[Read Frank Scoblete’s books I Am a Card Counter: Inside the World of Advantage-Play Blackjack, I Am a Dice Controller: Inside the World of Advantage-Play Craps and Confessions of a Wayward Catholic! All available from, on Kindle and electronic media, at Barnes and Noble, and at bookstores.]

An Old Hand at Birding

I face the abyss. I am about to turn 70. How is that possible? 70. Seventy?

I would be lying if I said 70 is just a number – it is a number, but one with great meaning; I am at the end lap of life’s race. I can’t pretend that is not so. 70! Time has sped up so that a blink now seems to be the time a year takes, yet I am somewhat slowed. I experience faster and slower simultaneously. I do not put in eight to 10 hours of writing work a day; I am down to three or four.

I still feel I haven’t done all of the things I want to do and I do worry I will not have the time to do them.

The abyss is opening. I see its edges not so far away.

These thoughts weighed heavily on me as my wife the Beautiful AP and I headed for Jamaica Bay Wildlife Refuge for our weekly South Shore Audubon Society’s Sunday bird walk. Last week we were at the Hempstead Lake State Park. I do love these bird walks.

If you have never been to the Jamaica Bay Wildlife Refuge take a trip there. It is a fascinating ocean of nature on the edge of the Atlantic Ocean, with lakes and bays and birds galore. You also have magnificent views of Manhattan off in the distance. Raw nature entangled in civilization.

We met in the parking lot. There were about 20 of us, led by Joe our birding expert. I noticed there were some new folks at this walk – there are always a few new folks each week – plus the regulars, a truly nice group of people.

At 9 a.m. Joe led us into the park. There is a single path that goes around what used to be a fresh-water lake that has now become salt ever since tropical storm Sandy smashed through the barrier that had kept the salt marsh on its side of the path and the lake on the other.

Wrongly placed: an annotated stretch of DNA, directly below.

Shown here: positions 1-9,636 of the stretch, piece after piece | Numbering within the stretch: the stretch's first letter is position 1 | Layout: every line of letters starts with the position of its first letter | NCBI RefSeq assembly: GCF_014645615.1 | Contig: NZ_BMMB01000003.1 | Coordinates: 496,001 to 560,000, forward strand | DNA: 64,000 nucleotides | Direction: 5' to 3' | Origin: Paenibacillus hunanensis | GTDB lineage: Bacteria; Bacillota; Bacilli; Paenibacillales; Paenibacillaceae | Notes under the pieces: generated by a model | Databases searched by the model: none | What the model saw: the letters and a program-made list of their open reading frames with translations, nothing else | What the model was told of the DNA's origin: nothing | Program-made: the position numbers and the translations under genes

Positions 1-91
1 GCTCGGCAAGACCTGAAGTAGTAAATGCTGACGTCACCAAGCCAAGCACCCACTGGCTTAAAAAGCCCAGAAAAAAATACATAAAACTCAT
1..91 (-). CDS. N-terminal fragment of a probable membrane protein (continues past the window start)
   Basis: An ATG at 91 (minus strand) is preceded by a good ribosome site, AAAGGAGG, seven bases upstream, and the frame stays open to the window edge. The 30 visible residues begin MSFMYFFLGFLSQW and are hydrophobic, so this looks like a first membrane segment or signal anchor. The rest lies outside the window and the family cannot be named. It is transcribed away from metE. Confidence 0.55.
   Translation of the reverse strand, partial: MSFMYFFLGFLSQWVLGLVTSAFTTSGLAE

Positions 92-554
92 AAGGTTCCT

Today we would be able to walk the one and a half miles around the lake. Estimates are the lake will again be fresh water in about 20 years. Will I see that?

As we walked I noticed her, an older woman, far older than my approaching 70, who would stop and sit every hundred yards or so. There are benches all the around the lake so people can sit and watch the birds on the water, on the marsh grass, in the air and in the branches of the trees.

She sat and eyed everything through her binoculars. As we progressed along the path, I noticed something. This woman’s eyes were sharp. She’d pick out birds none of the rest of us could see and alert us to where they were.

The great fish-devouring ospreys have returned to the Northeast and use the nesting sites set up to protect them from the perils of manmade havoc in their habitat. But the ospreys were not in their nests as we walked; they were in and around the marshlands, basically unnoticeable as they blended with their environment – but she could find them and point out exactly where these beautiful birds were hunting for Sunday brunch. The osprey’s diet is strictly fish and several she had sighted were eating such fish.

She also walked with a great gait, walking stick in hand, from one bench to another bench where she would scour the water-scape and alert us to the unseen birds.

I watched her for the entire 1.5 miles. She had a zest for birding. She had a fine sense of humor (anyone who laughs at my witty remarks has a fine sense of humor) and she knew her birds. She obviously enjoys her life.

Maybe the abyss is not so abysmal? Maybe I should just do the things I want to do and not worry so much about time? Maybe 70 is just a number – one that leads to other numbers. Maybe it isn’t the end of it all.  Maybe, just maybe, seeing this sharp, vibrant person who sees 70 distantly in her rearview mirror, is helping me see 70 through my windshield in a better light.

[Read Frank Scoblete’s books I Am a Card Counter: Inside the World of Advantage-Play Blackjack, I Am a Dice Controller: Inside the World of Advantage-Play Craps and Confessions of a Wayward Catholic! All available from, on Kindle and electronic media, at Barnes and Noble, and at bookstores.]